If you camp often, try taking a tri-fold chaise with lightweight steel construction and dense fabric with you. It can make a welcome addition to the seating around the campfire and double down as a cot that’s perfect for stargazing or to act as a safeguard against curious critters.

And of course, some features are non-negotiable. Always make sure your chaise can withstand inclement weather, will resist rust or decay, and is made from high-quality materials that can support more than enough weight.

Quick Tips For Creating An Outdoor Oasis

Just because an outdoor space is exposed, doesn't mean it can't still feel like an intimate part of your house. Complementing your chaises with armchairs, side tables, colorful accent pillows, and even a small couch can open things up immensely. Arranging your furniture around a focal point will instantly create an inviting atmosphere. You can also add extra decadence by serving up mixed drinks and tasty snacks with the help of a rolling bar or patio cooler.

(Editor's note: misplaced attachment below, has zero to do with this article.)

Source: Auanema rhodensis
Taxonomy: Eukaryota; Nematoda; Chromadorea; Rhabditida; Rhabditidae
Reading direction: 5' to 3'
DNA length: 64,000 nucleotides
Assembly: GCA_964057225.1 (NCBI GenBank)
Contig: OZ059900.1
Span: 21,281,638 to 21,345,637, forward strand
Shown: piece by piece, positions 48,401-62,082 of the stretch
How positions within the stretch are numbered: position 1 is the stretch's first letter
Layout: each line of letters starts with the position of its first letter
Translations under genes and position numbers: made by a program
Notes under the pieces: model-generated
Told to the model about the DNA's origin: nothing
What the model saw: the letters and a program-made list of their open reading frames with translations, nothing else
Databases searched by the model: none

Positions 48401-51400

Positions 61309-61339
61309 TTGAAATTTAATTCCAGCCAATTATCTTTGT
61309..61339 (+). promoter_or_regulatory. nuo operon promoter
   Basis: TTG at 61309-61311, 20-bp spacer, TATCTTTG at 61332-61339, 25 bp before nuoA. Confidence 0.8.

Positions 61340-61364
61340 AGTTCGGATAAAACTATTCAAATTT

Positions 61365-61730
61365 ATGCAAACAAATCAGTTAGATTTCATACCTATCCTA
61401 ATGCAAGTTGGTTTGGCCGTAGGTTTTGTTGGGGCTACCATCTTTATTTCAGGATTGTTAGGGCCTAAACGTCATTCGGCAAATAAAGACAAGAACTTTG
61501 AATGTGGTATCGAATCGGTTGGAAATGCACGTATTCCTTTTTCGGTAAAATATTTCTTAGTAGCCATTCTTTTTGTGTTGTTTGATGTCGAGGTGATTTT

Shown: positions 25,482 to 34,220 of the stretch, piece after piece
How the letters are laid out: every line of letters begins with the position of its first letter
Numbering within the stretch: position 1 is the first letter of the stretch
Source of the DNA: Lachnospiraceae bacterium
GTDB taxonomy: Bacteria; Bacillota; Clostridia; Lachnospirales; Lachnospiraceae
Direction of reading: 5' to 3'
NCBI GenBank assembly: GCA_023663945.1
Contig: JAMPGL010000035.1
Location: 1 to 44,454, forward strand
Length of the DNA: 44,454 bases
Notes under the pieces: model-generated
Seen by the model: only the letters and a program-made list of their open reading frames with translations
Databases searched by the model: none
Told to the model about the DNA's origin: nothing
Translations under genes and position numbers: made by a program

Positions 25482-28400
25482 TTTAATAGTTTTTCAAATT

If you live in a colder climate, try opting for a fireplace or outdoor heater. In addition to providing much-needed warmth, they give off an ambient source of light. You may also want to consider installing patio string lights, which range from retro glass bulb styles to bendable copper wires with tiny, twinkling bulbs that can make any space look right out of a fairytale.


Christopher Thomas
Last updated on May 07, 2021 by Christopher Thomas

Building PCs, remodeling, and cooking since he was young, quasi-renowned trumpeter Christopher Thomas traveled the USA performing at and organizing shows from an early age. His work experiences led him to open a catering company, eventually becoming a sous chef in several fine LA restaurants. He enjoys all sorts of barely necessary gadgets, specialty computing, cutting-edge video games, and modern social policy. He has given talks on debunking pseudoscience, the Dunning-Kruger effect, culinary technique, and traveling. After two decades of product and market research, Chris has a keen sense of what people want to know and how to explain it clearly. He delights in parsing complex subjects for anyone who will listen -- because teaching is the best way to ensure that you understand things yourself.